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The quickest way to find information in Wikimedia projects is to look it up directly. On every page there is a search box.

CirrusSearch is a MediaWiki extension that uses Elasticsearch to provide enhanced search features over the default MediaWiki search. The Wikimedia Foundation uses CirrusSearch for all Wikimedia projects. This page describes the features of CirrusSearch. If your question is not answered here, feel free to ask on the talk page and someone will answer it for you.

For information on the MediaWiki extension see Extension:CirrusSearch.

How it works

Enter key words and phrases and press Enter or Return on your keyboard. Or click the magnifying glass icon, Search, or Go button. If a page has the same title as what you entered (or you use the Go button) you will be directed to that page. Otherwise, it searches all pages on the wiki, and presents a list of articles that matched your search terms, or a message informing you that no page has all the key words and phrases.

If you click the "Search" button without filling in anything, you will be taken to "Special:Search" which gives you extra searching options (also available from any search results list)

You may find it useful to restrict a search to pages within a particular namespace e.g., only search within the User pages. Check the namespaces you require for this search.

By default only the namespaces specified in your preferences will be searched. Logged-in users can change their preferences to specify the namespaces they want to search by default. This can be done by selecting and deselecting boxes in the ”search” section of user preferences.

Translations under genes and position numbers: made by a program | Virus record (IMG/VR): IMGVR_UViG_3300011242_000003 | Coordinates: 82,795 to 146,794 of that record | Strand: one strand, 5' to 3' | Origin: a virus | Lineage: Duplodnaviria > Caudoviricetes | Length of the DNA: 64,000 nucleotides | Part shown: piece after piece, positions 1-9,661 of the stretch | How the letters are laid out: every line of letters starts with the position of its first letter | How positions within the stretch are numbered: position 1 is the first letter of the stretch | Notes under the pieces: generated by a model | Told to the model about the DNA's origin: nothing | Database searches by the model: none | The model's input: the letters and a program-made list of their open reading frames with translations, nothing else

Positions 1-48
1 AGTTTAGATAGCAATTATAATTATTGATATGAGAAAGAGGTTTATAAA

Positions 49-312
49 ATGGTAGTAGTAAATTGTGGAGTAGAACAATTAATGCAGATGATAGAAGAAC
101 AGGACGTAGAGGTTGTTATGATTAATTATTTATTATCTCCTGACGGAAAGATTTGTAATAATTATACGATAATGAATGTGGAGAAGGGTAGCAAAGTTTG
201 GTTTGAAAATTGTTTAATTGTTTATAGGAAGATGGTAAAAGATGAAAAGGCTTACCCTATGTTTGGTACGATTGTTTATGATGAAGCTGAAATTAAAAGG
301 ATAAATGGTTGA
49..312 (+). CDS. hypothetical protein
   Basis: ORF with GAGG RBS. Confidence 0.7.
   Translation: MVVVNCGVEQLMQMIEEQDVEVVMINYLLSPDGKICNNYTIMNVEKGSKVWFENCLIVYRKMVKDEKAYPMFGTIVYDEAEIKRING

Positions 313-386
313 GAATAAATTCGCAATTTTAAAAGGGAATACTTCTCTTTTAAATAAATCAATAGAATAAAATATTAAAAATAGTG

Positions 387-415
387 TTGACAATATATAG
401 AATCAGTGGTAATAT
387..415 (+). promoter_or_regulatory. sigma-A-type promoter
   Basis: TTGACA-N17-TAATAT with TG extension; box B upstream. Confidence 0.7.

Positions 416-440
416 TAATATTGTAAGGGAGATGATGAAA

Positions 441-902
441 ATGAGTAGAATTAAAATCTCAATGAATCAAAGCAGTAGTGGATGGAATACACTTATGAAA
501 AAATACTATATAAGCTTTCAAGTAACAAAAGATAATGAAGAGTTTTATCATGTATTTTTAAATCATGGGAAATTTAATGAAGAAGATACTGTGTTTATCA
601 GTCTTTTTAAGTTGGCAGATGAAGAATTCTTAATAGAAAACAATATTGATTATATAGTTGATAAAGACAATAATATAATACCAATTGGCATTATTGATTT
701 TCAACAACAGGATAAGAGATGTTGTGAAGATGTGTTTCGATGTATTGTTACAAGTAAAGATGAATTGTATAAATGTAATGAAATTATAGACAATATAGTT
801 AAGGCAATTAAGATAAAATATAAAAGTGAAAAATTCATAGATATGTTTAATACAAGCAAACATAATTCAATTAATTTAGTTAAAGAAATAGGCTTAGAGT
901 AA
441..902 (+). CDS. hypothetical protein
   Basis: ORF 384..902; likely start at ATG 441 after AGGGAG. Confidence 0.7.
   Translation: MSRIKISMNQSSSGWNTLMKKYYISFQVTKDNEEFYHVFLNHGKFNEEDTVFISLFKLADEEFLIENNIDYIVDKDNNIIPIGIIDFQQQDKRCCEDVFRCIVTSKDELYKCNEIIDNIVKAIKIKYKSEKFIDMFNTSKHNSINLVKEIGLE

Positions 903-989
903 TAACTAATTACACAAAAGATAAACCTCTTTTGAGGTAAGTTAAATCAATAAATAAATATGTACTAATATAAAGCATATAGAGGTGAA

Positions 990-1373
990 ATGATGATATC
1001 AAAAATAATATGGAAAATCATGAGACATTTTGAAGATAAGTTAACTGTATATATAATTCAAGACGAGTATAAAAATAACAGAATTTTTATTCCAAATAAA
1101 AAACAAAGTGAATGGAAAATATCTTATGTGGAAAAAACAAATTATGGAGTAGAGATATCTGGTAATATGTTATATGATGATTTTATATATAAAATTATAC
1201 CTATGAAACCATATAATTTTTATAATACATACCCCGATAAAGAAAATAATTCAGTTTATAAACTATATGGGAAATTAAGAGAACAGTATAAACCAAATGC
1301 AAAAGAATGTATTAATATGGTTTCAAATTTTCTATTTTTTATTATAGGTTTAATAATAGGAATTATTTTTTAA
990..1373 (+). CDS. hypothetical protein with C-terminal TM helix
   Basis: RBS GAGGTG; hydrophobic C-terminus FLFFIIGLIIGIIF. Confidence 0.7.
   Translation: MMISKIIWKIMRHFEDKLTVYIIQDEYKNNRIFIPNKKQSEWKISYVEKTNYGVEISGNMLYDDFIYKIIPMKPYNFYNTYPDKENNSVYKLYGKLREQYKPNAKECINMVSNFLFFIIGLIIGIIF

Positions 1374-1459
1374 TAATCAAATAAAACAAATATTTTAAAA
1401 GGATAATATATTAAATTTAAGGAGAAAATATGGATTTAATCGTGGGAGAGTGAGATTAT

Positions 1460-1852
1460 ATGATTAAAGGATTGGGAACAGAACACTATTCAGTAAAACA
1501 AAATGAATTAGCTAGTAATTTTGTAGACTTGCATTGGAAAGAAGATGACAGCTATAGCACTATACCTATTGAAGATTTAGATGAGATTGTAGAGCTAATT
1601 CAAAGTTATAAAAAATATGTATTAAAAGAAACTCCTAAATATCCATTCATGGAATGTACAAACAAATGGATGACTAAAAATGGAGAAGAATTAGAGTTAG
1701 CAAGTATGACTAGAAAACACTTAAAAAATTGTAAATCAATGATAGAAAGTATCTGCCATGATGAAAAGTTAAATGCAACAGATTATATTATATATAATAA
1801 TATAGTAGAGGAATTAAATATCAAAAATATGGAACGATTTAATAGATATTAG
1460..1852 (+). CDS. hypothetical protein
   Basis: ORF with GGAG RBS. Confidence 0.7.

What's improved?

CirrusSearch features three main improvements over the default MediaWiki search, namely:

  • Better support for searching in different languages.
  • Faster updates to the search index, meaning changes to articles are reflected in search results much faster.
  • Expanding templates, meaning that all content from a template is now reflected in search results.

How frequently is the search index updated?

Updates to the search index are done in near real time. Changes to pages should appear immediately in the search results. Changes to templates should take effect in articles that include the template in a few minutes. The templates changes use the job queue, so performance may vary. A null edit to the article will force the change through, but that shouldn't be required if everything is going well.

Search suggestions

The search suggestions you get when you type into the search box that drops down candidate pages is sorted by a rough measure of article quality. This takes into account the number of incoming wikilinks, the size of the page, the number of external links, the number of headings, and the number of redirects. Search suggestions can be skipped and queries will go directly to the search results page. Add a tilde ~ before the query. Example "~Frida Kahlo". The search suggestions will still appear, but hitting the Enter key at any time will take you to the search results page. ASCII/accents/diacritics folding is turned on for English text, but there are some formatting problems with the result. See task T54656.

Full text search

A "full text search" is an "indexed search". All pages are stored in the wiki database, and all the words in them are stored in the search database, which is an index to the full text of the wiki. Each visible word is indexed to the list of pages where it is found, so a search for a word is as fast as looking up a single-record.[1] Furthermore, for any changes in wording, the search index is updated within seconds. There are many indexes of the "full text" of the wiki to facilitate the many types of searches needed. The full wikitext is indexed many times into many special-purpose indexes, each parsing the wikitext in whatever way optimizes their use. Example indexes include:

  • "auxiliary" text, includes hatnotes, captions, ToC, and any wikitext classed by an HTML attribute class=searchaux.
  • "Lead-in" text is the wikitext between the top of the page and the first heading.